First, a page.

9th February: So back to hospital I went. I packed a small overnight bag on a hunch I'd end up being in overnight.
All three of my hematologists, including my Consultant and Registrar, were waiting for me in ED when I arrived and I was out of the waiting room, processed and into a ward within 20 minutes (which has got to be some kind of medical miracle, they were certainly pleased with themselves).
They did the usual processing in ED, examined my bruises and spots and questioned me about any illness or medication or health products that might have triggered the crash in my platelet levels.
The thing was, other than feeling tired much of the time I'd been fine. Which had them scratching their heads and frowning. I'd had nasty UTI in the middle of January but it was deemed to have been too long ago for the antibiotics to have caused the crash.
And that's when all the apples fell off the cart and my hematologist said, "I think we may have to consider surgery. Otherwise you would have to be on least 10-12mgs of Prednisone dosage, and that's too high."
Surgery was something that had been mentioned when I was first diagnosed. I nodded and asked, "So how long will we wait before we have to think about it seriously." Thinking that if I didn't improve in a few months we'd give it due consideration.
She said, "I think we could get you in in the next two or three weeks."
I stared at her. I'm sure my eyes bulged and my mouth dropped open in shock because she added, "There is a drug you could take instead but it carries a cancer risk and you're too young to take that risk." Seeing it was all a bit overwhelming for me, she gave me a hug. (I have lovely doctors!)
They soon had me up in the ward and hooked up to an IV line. I was given a large dose of Immunogobulin Intragram (antibodies) to quick jump me out of the critical zone and get my platelets back up above 10. It takes about three + hours to take on board the full dose.
Each time I've had an infusion I've had different side effects. The first time it gave me mild joint and muscle aches and an annoying dry cough that lasted for weeks afterwards. The second time I had almost no reaction - possibly because it was within days of the first dose - I just felt a little queasy. This time, I was fine (aside from the annoying cough) until the last hour when I started to feel queasy. By this time it was almost midnight, they were almost done and I was too tired to complain.
By the time they unhooked me I was feeling quite nauseous and headachy and was given some anti-nausea drugs. I tried to sleep.
I semi-woke later shuddering and shaking but too exhausted to even roll over and press the bell for the nurse.
Later when the nurse came in to do my observations I woke enough to ask for another blanket and tell him I was feeling cold and confess my quaking. The nurse promptly whipped out a thermometer.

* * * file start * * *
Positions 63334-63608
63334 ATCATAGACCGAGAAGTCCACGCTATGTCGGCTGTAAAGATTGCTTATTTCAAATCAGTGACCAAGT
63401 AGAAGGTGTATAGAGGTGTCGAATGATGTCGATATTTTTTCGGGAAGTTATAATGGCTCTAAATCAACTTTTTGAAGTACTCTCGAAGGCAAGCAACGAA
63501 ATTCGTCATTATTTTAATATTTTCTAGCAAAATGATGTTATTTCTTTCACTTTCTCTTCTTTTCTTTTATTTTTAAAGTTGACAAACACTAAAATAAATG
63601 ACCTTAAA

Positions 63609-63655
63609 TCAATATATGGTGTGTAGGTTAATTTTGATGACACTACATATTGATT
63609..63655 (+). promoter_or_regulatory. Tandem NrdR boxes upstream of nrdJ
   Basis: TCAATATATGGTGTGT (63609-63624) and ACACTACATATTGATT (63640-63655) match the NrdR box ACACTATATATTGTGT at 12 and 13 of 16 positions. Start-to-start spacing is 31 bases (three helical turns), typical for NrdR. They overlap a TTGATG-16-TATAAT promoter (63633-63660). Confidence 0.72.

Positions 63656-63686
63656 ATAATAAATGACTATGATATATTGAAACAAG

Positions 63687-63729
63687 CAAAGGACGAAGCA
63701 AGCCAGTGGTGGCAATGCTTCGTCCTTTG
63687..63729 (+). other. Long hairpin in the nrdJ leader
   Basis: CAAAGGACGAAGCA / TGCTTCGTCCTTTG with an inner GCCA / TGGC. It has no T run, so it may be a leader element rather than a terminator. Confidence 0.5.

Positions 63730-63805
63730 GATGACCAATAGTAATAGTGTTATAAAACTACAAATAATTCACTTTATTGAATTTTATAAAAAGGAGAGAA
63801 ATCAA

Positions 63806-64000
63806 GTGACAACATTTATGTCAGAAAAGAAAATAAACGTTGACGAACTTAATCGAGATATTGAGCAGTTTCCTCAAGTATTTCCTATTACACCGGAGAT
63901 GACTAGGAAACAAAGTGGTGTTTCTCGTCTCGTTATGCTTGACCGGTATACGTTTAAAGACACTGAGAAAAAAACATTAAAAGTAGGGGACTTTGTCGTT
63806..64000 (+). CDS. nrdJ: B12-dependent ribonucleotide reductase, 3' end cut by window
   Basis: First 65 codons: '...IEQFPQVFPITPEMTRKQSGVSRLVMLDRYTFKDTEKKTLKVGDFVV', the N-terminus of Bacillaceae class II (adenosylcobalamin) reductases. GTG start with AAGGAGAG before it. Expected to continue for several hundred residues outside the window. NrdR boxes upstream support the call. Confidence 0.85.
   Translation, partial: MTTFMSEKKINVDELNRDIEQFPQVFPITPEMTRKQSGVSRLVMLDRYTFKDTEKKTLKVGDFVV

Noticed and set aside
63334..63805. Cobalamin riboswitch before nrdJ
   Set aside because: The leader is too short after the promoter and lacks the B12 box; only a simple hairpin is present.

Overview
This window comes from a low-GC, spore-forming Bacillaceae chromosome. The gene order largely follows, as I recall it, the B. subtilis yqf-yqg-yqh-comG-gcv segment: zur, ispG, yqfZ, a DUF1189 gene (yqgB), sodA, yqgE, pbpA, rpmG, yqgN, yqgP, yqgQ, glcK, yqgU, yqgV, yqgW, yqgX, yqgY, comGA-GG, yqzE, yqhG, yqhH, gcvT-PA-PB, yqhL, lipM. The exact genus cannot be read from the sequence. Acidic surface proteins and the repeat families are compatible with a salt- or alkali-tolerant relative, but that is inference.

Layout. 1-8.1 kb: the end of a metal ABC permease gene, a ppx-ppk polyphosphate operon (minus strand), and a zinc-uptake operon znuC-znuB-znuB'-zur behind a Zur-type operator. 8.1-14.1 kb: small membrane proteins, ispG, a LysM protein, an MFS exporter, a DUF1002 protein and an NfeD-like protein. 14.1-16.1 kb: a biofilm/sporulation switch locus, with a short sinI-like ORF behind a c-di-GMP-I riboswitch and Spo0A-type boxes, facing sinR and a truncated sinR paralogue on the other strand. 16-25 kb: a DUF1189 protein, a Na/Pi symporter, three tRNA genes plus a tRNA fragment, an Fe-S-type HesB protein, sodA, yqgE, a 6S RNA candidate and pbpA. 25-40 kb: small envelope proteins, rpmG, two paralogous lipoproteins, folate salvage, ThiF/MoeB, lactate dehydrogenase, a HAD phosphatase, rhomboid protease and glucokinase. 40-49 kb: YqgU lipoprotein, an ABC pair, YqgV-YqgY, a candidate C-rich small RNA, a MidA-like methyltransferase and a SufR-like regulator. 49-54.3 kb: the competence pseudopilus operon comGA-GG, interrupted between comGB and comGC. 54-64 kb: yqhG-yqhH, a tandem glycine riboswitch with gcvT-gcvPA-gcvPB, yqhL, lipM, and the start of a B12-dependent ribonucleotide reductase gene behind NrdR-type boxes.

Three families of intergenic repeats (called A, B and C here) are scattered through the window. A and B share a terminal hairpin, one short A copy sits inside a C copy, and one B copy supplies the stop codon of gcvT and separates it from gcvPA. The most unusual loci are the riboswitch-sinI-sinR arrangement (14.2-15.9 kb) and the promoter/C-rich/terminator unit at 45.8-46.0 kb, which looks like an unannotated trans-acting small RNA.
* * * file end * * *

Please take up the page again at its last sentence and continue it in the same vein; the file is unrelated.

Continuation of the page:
I had a fever. He took my blankets away, turned on a fan and plastered a cold cloth to my forehead. I was too miserable to argue. My head was sore, the light hurt my eyes, my joints ached and I felt stiff everywhere. I had many of the flu-like symptoms of meningitis.
A doctor was brought in to check on me and they decided to cover their bases and give me IV antibiotics in case (though it was highly unlikely) I had an infection on the brain.
By the time my doctors came by about 8.30am the next morning I could tolerate the light and the headache and most of the stiffness was gone. After a bit of discussion with me and amongst themselves it was determined that I'd experienced meningism like symptoms as a delayed reaction to the Intragram. I'm still, almost a week later, troubled at times with aching joints (and the cough) but otherwise the symptoms have fully resolved.
My bloods showed the Intragram infusion had worked and my platelets were back up to 25. Because I "was a sensible person and tuned into my body" they were happy to discharge me.
I would have to go home and discuss with my hubby the next step in my treatment.
I would have to make a difficult choice.
The choice between surgery to remove my spleen or the drug Azathioprine.
I was given information about the drug and about post splenectomy considerations to help me make up my mind. We considered this information, studied abstracts from studies of ITP patients who have been treated by both splenectomy and Azathioprine, and read pages and pages of info on the internet about the risks and success rates of both these treatments. I talked to people who had taken this drug (though for different conditions to my own). We prayed.
On Sunday night we gave voice to the decision we'd made. I would have the splenectomy.
On Monday I updated my boss and discussed the time I'd have to have off work as a result, then trotted off to have another blood test. My platelets had increased to 31.
I had another test today and will find out the result tomorrow when I go into hospital to discuss our decision and find out what happens next.